SAO PAULO, June 23, 2018 (BSS/AFP) – Just four years ago, the closest
Gabriel Jesus got to the World Cup was painting the streets of his favela in
Sao Paulo green and yellow. On Friday, his old neighbors turned out en masse
to watch him star in Russia.
Dressed in the national shirt, draped in Brazilian flags and wearing
Gabriel Jesus masks, the residents of the tough Jardim Peri favela crammed
into Bar da Gisele for the game against Costa Rica in Saint Petersburg.
Even if all the talk was about Neymar, his old friends and neighbors were
fixated on the 21-year-old number nine.
“Go Jesus, go Jesus!” the bar owner, Gisele Xavier, said, just a few doors
away from where the young star grew up.
“It must so hard for him to hold his tears back,” she added, watching
Jesus waiting in the tunnel before the game, which would turn out to be an
unexpectedly tough test before Costa Rica’s defense finally crumbled and
Brazil got the 2-0 result.
Xavier was wearing the favela’s favorite shirt, depicting the player’s
face. Hers, though, had been autographed.
In her bar she also displayed two shirts from Palmeiras football club,
where Jesus got his start, even if she is a passionate supporter of the rival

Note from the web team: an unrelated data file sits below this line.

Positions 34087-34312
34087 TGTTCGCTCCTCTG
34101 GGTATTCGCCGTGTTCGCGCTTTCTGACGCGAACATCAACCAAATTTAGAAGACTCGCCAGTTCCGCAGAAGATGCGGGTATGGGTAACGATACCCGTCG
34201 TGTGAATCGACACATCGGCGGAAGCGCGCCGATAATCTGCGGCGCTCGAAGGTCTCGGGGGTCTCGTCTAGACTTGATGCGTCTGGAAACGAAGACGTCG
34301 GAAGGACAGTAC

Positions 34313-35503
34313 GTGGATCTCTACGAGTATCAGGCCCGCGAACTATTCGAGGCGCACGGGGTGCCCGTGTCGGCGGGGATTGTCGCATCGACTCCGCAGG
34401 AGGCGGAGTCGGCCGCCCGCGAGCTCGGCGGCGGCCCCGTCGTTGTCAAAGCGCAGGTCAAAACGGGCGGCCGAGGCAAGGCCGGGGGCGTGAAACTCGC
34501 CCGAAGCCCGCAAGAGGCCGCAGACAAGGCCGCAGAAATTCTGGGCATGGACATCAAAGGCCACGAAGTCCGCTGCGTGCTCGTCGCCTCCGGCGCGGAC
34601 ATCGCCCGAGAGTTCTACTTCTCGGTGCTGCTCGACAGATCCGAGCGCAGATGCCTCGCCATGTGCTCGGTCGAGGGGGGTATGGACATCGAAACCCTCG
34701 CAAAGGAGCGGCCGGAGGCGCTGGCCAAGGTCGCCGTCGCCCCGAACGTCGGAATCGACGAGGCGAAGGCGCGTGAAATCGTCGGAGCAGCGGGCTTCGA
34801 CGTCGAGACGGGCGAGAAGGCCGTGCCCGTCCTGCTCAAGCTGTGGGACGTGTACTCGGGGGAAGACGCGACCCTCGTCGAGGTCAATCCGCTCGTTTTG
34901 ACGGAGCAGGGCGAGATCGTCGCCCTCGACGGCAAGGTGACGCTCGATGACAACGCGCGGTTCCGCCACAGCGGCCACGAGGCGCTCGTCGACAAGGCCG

“He gave them to me,” she said.
What Jesus also gave was a lot of pride and hope in the favela, as the
poor, unregulated neighborhoods sprawling across Brazil’s big cities are
“Imagine getting out of the neighborhood and becoming number nine on the
Selecao. For us it’s a huge joy,” said former neighbor Ze Moa, 37, who also
wore an autographed shirt.
The crowd went wild in the 25th minute when Jesus appeared to have scored,
only for the goal to be disallowed for offside.
“I never could have imagined this happening,” said Ellon Ferreira, a
friend of Jesus. “He makes us so happy. Who would ever have believed he’d get
At the final whistle, Jardim Peri erupted in fireworks. Even if he hadn’t
scored and even if he was thousands of miles away, Gabriel Jesus was the life
of the party.
As the celebrations grew, a Brazilian funk song belted out its homespun
anthem to the local hero:
“Four year ago he played football on the school pitch… Today’s he’s
here…, Neymar passed the ball so that the boy can fly…. He passes it to
the number nine, who knows that’s it a goal.”